Most opiates take around 15 minutes to work and last for two to four hours. Some women feel sick with these drugs; however, we usually give anti-sickness medicine at the same time. The drug may make you tired or sleepy. You may feel lightheaded or slightly ‘high’. They don’t take the pain away but make it easier to manage. You may not feel the start or the end of the contraction, and the middle won’t be as distressing. This result may be because you are relaxed but also as a result of the pain-relieving action of the drug.

All opiates can affect the baby’s breathing when they are born. The baby may be sleepier and less interested in feeding for two or three days, depending on which drug we used. If we give an opiate within the two hours before the baby’s birth, it may not have had a chance to wear off. This effect increases the risk of a delay in the baby’s breathing. A baby doctor (paediatrician) may be present at your birth in case baby needs any help to get going. If your midwife feels that your birth is imminent, they may recommend that you not use opiates for this reason.

Regional anaesthesia


An epidural refers to a pain management technique where local anaesthetic is injected into the epidural space around your spine. 

You will be asked to sit up and curl yourself over a pillow while the anaesthetist inserts the epidural. If you are having difficulty with this you may also be able to curl up on your side. While the epidural is being inserted it is important to keep still. You should let the anaesthetists know if you are having a contraction and they will wait for it to pass. It usually takes about 20 minutes to get it in and a further 20 minutes to work. Some epidurals do not work and need to be adjusted or replaced. Some work on one side better than the other. If this is the case there are things that can be done to get it working better for you.

A fine plastic tube will remain in your back so that more anaesthetic can be given as needed. Your pain relief can then be given by a ‘continuous infusion’ or by top-ups. An ideal epidural will be one which is dense enough that you do not feel pain but still lets you move the lower half of your body. You should still be able to tell when your contractions come, but they should no longer be painful. If you have a walking epidural you can continue to mobilise and just have top-ups when you need them.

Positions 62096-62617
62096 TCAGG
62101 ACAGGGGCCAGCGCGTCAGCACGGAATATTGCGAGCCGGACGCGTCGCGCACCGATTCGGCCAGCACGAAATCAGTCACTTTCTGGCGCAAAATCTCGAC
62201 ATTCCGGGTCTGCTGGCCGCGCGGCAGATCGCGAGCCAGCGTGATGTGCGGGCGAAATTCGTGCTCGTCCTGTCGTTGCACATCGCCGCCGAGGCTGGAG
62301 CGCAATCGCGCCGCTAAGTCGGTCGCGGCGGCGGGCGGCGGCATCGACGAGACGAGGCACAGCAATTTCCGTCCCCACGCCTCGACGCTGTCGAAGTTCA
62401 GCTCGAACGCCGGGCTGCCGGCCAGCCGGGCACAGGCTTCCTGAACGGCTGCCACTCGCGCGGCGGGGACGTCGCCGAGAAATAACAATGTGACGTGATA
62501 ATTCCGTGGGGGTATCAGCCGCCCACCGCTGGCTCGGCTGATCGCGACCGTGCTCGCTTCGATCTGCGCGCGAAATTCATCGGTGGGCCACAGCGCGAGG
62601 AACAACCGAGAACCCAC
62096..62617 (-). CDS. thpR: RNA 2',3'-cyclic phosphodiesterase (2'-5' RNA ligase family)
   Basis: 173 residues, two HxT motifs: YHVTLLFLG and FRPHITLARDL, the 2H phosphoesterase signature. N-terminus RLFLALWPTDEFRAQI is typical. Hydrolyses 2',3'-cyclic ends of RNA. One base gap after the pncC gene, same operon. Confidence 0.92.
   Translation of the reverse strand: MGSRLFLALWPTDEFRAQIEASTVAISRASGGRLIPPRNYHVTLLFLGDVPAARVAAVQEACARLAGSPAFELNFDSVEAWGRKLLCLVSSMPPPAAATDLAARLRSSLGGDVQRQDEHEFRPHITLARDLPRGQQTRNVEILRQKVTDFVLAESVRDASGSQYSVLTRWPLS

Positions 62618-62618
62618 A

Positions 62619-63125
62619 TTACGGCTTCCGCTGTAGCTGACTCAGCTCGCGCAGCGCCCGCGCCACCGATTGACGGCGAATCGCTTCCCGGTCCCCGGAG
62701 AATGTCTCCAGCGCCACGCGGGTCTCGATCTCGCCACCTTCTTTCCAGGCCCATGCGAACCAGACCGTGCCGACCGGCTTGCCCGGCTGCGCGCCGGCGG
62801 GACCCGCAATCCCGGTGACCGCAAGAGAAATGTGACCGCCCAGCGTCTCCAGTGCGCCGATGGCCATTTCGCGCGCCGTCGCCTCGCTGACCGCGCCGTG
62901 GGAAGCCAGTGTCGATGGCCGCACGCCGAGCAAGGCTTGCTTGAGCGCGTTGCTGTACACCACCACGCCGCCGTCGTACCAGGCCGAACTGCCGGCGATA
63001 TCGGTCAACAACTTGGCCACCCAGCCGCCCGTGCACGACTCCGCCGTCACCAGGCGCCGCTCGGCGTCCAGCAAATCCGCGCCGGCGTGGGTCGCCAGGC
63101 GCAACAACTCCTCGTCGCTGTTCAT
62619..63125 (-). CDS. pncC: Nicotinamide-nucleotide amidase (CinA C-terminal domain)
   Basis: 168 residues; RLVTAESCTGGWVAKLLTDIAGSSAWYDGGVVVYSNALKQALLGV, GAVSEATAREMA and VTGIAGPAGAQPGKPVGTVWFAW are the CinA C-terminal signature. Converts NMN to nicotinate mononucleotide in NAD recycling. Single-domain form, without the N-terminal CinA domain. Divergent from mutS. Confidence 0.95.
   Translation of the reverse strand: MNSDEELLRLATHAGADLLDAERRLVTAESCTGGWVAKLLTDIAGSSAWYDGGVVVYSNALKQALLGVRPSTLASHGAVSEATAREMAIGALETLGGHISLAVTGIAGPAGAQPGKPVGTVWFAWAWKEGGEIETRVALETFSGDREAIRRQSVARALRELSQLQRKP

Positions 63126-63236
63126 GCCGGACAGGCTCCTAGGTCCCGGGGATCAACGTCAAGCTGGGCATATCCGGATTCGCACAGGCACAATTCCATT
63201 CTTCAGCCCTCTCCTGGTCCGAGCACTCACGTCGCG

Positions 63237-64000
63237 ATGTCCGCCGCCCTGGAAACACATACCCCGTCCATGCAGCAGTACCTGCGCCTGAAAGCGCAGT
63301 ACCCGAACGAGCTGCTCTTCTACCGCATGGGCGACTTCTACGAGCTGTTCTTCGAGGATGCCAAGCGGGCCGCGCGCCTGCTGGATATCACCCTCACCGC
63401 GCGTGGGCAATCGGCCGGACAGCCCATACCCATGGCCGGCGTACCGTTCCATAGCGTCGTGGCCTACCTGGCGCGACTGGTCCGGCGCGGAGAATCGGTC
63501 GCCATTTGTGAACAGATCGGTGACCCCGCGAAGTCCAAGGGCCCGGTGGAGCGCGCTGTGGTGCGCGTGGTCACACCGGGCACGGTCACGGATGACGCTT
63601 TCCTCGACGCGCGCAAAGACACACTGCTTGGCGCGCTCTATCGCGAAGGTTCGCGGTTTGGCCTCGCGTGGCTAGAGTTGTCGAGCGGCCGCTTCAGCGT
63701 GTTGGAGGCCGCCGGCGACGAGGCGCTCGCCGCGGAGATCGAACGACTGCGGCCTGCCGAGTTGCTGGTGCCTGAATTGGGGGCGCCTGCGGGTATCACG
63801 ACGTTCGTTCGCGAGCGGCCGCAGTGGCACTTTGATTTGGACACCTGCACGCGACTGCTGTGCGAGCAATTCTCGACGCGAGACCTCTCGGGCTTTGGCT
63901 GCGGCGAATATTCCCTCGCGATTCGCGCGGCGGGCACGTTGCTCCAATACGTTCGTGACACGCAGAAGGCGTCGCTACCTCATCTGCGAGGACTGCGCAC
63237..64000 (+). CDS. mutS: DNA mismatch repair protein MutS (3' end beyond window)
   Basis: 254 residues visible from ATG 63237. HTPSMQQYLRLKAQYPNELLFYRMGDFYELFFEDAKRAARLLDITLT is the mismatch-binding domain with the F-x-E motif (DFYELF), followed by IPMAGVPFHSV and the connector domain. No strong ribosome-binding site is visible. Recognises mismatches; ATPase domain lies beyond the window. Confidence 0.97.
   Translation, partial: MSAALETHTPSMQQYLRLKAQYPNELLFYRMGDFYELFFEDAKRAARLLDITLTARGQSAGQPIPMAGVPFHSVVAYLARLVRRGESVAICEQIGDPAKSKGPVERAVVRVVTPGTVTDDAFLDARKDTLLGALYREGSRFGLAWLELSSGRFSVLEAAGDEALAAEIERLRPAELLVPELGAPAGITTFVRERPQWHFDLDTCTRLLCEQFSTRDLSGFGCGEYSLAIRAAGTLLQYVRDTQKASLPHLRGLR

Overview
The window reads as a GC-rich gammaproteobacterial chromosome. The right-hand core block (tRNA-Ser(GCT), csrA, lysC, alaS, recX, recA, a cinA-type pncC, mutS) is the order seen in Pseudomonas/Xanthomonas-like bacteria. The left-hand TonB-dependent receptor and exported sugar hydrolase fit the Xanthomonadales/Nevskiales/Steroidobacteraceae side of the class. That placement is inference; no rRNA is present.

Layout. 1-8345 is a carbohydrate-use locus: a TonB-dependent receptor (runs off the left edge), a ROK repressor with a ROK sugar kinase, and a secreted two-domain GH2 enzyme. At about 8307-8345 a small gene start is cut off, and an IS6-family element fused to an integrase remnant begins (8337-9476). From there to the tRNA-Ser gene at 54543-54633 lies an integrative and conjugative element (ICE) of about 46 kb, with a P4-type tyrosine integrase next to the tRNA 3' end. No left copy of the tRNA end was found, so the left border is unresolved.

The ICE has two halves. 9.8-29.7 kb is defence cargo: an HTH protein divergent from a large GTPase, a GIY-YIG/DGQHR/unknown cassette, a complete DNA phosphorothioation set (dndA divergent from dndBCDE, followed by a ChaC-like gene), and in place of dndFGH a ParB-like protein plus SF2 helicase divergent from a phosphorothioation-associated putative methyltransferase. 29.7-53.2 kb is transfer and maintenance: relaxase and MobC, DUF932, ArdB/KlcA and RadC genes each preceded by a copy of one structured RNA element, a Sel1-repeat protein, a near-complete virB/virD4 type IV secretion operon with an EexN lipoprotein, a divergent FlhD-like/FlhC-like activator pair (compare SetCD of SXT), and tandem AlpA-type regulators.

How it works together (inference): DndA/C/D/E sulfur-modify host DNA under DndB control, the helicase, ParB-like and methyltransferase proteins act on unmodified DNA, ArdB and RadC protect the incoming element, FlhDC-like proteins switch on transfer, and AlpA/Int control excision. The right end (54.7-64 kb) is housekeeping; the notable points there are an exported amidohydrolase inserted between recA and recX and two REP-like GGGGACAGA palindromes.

Keeping you safe

In either case, you will also need a drip in your hand. This way, we can give you fluids and intravenous medicines if required. Low blood pressure can be a side-effect of epidurals and may affect your baby’s heart rate. We recommend that if you are not mobile, you permit insertion of a catheter into your bladder via your urethra. As you are not mobile, you will not be able to visit the toilet. The ability to feel when your bladder needs emptying is one of the first things that gets numbed when we site an epidural. We also recommend compression stockings reduce the risk of blood clots. Your baby’s heartbeat will need continuous monitoring. Other than potentially restricting your movement (and thereby baby’s movement), epidurals generally do not affect your baby.

Epidurals aim to relieve the pain of labour, not take away your ability to move. The epidural may make it more challenging to push and may also slow down the second stage of labour slightly. You are more likely to need help with the delivery with forceps or ventouse (52).

We will stop the epidural shortly after your baby is born. However, heavy legs and numbness can last for a few more hours.


A spinal anaesthetic is administered in a similar way to an epidural, with all the monitors and associated interventions. However, a spinal will make you utterly numb below the waist. If you aren’t completely numb, then its probably not working correctly. Most caesarean sections are performed with this anaesthesia alone. Due to their effectiveness, they are not usually given for labour, but for procedures in the operating theatre.

The other difference is that when a spinal is given, it is a once-off shot of anaesthesia, after which the needle is removed. Nothing is left in your back as it would be with an epidural.

All medical interventions have pros and cons. Please ensure you are familiar with all the risks and benefits prior to making a decision and giving informed consent.

Dr Janelle McAlpine (PhD), Clinical Midwife
Photo by Tyler Olson, used under license from